‘Connect’ movie review: Quite pedestrian by Ashwin Saravanan’s standards

Nayanthara and Sathyaraj in Tamil movie ‘Connect’
| Photo Credit: Special Arrangement

In the midst of crashing sounds of the waves comes a breezy hum of a teenage girl. She sings ‘Naan Varaigira Vaanam’:

Meen kannadi thottikul thedum oar kadale vazhva? (A fish searching for the ocean inside an aquarium…is that life?)

Then comes this beautiful line: Nagargira nadhigal dhane kadalai thodum kanne kanne (A river that moves on is the one that meets the sea); virindhirum siragugal vinnai thodum nenje nenje (A bird that spreads its wings reaches the sky). 

Weren’t we all like fish inside the aquarium searching for life during the pandemic-induced lockdowns? Isn’t this song about humanity, that kept us all going, when hope was lost at the onslaught of COVID-19? All of this seems like a distant past. But we are not over yet. And these two lines by Kadhirmozhi Sudha help us guess the soul of this movie.

The “meen” of Connect is Anna Joseph (Haniya Nafisa). She gets an opportunity to pursue her passion for music from Trinity College of Music, London. Anna’s mother Susan (Nayanthara) is against it and glares at the grandfather, Arthur Samuel (Sathyaraj), to be on her team. The person who asks Anna to grow wings is her father, Joseph Benoy (Vinay Rai).

Joseph is a doctor who is on COVID duty. He does not, however, miss to video call Anna and Susan no matter how hectic his day is at the hospital. Ashwin cuts to the chase in the initial portions. The scene cuts and we see Joseph lying on the bed with an oxygen mask on. Joseph dies, just like countless COVID warriors who sacrificed their lives for us to breathe. Grieving over the loss of her father, Anna Joseph tries to communicate with him through the ouija board, when she invites an uninvited guest. This is when the title card appears, at the 20-minute mark.


Director: Ashwin Saravanan

Cast: Nayanthara, Sathyaraj, Anupam Kher and Haniya Nafisa

Runtime: 99 minutes

Storyline: Grieving over the loss of her father, Anna Joseph tries to communicate with him through the ouija board, when she invites an uninvited guest.

Very few movies set against the backdrop of COVID-19 have come close to capturing the restlessness and uncertainty we have felt over the last couple of years. Filmmaker Ashwin Saravanan and writer Kavya Ramkumar are smart enough to design Connect in the thick of the pandemic as a means to take us through the time we all felt suffocated and claustrophobic, living our lives inside the four corners of a smartphone camera. This is the most horrifying part of Connect; the fact that the camera’s gaze is the front-facing camera of a smartphone for the most part.

Don’t get me wrong. The movie is not shot on a smartphone. It’s just that the smartphone camera’s gaze acts as the primary camera with which we see the drama unfolding. For a horror movie, the possibilities are endless. This is a brilliant move by the filmmaker. Because the characters use smartphones to communicate with each other and to show what’s happening in the house, we get a feeling that Connect is downloading right in front of our eyes. Another brilliant move is to do away with the intermission (its runtime is 99 minutes). Which makes the buffering seamless.

Connect can get really scary at times and there are at least two terrific jumpscares. There is nothing more terrifying than the screen starting to buffer at the most tense moments, as if to tease the audience. You scream at this idea, when a message pops up on the screen with this message: “You are the host now.” As a work of horror, Connect offers a giddy experience in parts. But then, that is not just it.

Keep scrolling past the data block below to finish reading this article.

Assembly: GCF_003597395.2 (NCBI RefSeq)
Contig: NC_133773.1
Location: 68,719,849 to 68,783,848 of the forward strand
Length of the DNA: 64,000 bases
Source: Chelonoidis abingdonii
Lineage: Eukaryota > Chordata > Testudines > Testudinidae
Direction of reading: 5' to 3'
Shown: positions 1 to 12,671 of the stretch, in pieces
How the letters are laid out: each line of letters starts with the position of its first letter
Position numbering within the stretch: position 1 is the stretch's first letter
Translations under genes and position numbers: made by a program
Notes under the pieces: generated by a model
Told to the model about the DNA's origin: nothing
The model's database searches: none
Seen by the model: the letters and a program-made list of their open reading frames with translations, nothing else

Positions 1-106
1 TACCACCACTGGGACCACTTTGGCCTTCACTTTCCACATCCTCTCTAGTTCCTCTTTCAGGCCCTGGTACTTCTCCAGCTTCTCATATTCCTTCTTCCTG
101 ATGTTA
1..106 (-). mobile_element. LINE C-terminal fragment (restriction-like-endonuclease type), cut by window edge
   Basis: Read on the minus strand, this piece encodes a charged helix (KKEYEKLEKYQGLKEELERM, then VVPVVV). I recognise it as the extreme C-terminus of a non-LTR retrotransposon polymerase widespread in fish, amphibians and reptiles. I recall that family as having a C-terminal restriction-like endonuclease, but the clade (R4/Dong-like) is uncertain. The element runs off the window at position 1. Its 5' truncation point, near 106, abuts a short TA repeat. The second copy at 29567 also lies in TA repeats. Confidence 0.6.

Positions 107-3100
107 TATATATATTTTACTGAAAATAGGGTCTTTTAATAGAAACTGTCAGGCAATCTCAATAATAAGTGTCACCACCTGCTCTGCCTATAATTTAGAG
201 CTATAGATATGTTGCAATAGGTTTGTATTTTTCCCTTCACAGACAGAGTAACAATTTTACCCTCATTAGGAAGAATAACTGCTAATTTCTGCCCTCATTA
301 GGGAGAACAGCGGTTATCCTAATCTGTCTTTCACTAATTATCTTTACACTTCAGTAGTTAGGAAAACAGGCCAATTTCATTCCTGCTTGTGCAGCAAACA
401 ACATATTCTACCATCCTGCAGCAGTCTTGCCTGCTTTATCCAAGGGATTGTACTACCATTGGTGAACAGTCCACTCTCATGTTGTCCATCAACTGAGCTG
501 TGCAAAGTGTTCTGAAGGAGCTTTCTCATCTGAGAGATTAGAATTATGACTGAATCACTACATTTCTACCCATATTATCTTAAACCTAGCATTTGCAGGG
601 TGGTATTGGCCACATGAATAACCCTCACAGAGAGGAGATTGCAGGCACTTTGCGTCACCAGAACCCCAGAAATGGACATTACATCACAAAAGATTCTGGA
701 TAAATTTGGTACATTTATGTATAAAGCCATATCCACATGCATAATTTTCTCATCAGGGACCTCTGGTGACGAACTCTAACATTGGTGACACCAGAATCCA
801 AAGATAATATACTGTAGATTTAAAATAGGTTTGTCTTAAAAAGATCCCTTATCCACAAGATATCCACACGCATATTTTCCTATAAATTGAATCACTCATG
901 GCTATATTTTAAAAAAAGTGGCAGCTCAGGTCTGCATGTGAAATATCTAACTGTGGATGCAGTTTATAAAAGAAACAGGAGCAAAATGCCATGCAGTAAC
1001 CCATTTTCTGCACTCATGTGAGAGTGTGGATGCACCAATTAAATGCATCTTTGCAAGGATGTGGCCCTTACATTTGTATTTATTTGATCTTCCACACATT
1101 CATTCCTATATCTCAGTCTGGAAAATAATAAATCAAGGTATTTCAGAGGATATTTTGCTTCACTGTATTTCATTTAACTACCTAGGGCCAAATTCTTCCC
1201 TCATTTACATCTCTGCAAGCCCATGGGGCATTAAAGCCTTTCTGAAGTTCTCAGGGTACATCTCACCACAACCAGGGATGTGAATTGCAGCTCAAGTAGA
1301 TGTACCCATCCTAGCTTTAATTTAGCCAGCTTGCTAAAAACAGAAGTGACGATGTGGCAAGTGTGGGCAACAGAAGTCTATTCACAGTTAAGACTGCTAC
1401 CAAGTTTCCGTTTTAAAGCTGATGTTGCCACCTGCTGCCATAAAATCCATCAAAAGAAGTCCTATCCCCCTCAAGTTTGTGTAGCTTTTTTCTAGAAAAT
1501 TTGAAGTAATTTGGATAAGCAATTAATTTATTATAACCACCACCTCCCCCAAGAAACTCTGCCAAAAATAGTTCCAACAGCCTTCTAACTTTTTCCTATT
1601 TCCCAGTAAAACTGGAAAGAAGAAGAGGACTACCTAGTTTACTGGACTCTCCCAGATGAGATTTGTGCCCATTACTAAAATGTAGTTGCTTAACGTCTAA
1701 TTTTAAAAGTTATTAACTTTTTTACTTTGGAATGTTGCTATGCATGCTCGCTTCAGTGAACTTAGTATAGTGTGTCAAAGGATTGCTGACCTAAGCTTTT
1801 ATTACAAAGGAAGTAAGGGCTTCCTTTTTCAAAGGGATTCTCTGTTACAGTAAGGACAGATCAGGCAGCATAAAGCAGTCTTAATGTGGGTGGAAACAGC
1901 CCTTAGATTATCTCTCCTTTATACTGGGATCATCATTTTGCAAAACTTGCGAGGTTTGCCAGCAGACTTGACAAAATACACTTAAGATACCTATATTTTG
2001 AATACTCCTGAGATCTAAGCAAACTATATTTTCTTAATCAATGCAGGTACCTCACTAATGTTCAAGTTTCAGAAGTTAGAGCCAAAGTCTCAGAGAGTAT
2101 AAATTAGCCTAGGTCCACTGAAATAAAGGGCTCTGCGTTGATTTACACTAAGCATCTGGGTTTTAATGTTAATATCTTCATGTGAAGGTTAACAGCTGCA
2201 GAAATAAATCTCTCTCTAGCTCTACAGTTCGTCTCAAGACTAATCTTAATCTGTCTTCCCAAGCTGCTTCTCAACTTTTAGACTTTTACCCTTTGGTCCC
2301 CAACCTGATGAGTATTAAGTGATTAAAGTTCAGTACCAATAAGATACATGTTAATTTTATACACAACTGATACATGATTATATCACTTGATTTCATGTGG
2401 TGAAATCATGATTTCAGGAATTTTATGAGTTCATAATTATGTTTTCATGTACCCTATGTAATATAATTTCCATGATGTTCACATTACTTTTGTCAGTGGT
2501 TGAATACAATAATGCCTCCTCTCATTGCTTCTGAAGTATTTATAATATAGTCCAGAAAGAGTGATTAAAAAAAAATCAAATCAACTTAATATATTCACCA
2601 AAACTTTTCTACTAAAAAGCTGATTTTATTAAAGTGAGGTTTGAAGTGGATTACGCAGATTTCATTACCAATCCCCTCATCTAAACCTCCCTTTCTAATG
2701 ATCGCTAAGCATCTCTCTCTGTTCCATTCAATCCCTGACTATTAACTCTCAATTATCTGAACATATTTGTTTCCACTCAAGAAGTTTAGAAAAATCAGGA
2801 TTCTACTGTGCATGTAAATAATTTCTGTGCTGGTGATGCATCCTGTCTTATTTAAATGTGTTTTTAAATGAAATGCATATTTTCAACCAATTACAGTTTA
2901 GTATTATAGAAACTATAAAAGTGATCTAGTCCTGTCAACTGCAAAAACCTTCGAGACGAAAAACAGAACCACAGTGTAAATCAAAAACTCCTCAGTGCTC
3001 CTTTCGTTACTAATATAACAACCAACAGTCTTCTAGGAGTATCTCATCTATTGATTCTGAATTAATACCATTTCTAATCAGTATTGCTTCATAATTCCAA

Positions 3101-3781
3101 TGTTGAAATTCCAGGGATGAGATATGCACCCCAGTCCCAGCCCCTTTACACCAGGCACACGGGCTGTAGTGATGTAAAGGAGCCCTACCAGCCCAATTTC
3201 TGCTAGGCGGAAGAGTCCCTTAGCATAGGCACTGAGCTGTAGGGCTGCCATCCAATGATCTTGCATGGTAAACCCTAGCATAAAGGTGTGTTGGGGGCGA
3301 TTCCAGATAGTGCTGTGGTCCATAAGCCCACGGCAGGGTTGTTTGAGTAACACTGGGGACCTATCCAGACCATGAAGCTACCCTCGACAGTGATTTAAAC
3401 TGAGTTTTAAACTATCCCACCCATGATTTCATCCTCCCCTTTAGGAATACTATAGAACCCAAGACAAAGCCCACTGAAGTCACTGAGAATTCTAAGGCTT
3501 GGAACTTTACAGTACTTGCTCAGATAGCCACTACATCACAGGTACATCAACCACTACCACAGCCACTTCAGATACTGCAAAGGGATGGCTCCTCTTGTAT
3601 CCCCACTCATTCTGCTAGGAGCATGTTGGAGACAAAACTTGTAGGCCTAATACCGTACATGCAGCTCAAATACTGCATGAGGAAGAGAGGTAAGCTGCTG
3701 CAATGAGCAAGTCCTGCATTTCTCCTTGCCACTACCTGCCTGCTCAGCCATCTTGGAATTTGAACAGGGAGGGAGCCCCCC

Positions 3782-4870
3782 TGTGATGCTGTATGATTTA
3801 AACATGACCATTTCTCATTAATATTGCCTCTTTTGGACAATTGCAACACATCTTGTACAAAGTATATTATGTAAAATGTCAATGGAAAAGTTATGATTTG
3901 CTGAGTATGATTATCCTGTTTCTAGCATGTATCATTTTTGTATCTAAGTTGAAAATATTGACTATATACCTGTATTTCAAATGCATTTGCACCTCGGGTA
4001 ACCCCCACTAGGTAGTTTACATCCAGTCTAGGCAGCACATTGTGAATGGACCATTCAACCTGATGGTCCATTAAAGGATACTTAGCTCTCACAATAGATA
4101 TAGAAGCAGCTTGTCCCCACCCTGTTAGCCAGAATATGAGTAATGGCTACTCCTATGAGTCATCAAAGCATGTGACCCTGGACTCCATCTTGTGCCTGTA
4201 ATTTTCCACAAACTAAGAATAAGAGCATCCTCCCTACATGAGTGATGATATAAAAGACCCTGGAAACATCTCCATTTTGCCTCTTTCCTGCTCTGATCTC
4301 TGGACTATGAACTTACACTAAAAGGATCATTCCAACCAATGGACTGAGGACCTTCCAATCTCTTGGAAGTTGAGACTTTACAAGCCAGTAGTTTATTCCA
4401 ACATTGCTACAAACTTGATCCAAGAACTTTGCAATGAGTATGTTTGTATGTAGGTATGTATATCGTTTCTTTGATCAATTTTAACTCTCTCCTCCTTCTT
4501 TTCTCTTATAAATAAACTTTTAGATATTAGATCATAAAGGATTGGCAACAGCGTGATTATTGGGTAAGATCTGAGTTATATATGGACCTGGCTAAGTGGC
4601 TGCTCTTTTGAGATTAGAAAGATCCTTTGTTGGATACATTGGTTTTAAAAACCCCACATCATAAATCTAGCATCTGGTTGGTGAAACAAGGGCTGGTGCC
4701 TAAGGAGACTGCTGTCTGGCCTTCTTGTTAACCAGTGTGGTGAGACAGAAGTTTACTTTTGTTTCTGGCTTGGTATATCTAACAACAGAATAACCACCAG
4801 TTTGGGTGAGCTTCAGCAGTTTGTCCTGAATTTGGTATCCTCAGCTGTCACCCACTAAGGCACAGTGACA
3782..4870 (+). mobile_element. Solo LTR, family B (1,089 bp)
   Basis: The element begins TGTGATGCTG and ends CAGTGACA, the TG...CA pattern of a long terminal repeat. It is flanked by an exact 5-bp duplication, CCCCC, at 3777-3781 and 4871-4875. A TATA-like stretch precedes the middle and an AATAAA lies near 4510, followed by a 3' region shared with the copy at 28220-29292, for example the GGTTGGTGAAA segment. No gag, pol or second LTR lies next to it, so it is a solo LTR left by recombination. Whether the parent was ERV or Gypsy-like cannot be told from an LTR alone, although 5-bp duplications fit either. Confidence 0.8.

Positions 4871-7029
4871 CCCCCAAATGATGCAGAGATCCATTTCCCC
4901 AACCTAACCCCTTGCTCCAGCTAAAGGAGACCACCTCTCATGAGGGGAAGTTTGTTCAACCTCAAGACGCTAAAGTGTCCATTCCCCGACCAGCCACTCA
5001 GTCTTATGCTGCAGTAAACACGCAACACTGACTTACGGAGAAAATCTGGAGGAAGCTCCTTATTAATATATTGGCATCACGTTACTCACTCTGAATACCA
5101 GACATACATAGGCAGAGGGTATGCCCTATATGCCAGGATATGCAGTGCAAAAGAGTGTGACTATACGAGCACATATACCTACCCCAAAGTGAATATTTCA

About an hour into the movie, you feel a disconnect when you realise that Connect is a movie that places its trust on the theatrics of the genre and not on emotion. Allow me to explain: a daughter’s grief over her dead father is an emotion. Great. But what has that got to do with Satan?

Time and again, filmmakers keep making the same mistake: when your protagonist isn’t directly affected by the circumstances they are put in, which in turn affects us the audience, you become indifferent to the emotions. In Connect, Ammu is affected by the loss of her father. And for a large part of the movie, we are only invested in the father-daughter emotion.

There is a beautiful scene where someone is thanking Joseph for all the services at the hospital. In the same movie, I would have liked Ashwin to conjure up something that involves the father, Joseph. Like, for instance, Ammu is possessed by all the lives her father failed to save. And the daughter is paying the price for her father’s “sins”. Something like The Killing of a Sacred Deer. Something where Ammu is directly affected — like Swapna in Ashwin’s masterful Game Over. Cause and effect.

But when you introduce a third party like Satan into the movie — with Anupam Kher’s  cameo as an exorcist — it becomes yet another horror movie albeit a little more engaging. That is still okay. But a basic movie is not something you would expect from Ashwin.

At a time when filmmakers are chasing after formula, it looks like Ashwin is chasing after excellence. He wants to be known as a genre filmmaker. Connect is his third movie in the horror trilogy. For someone whose resume includes the stunning Game Over, you would ideally expect Ashwin to push the genre constraints. Connect is him settling for the ordinary.

Connect releases in theatres on December 22

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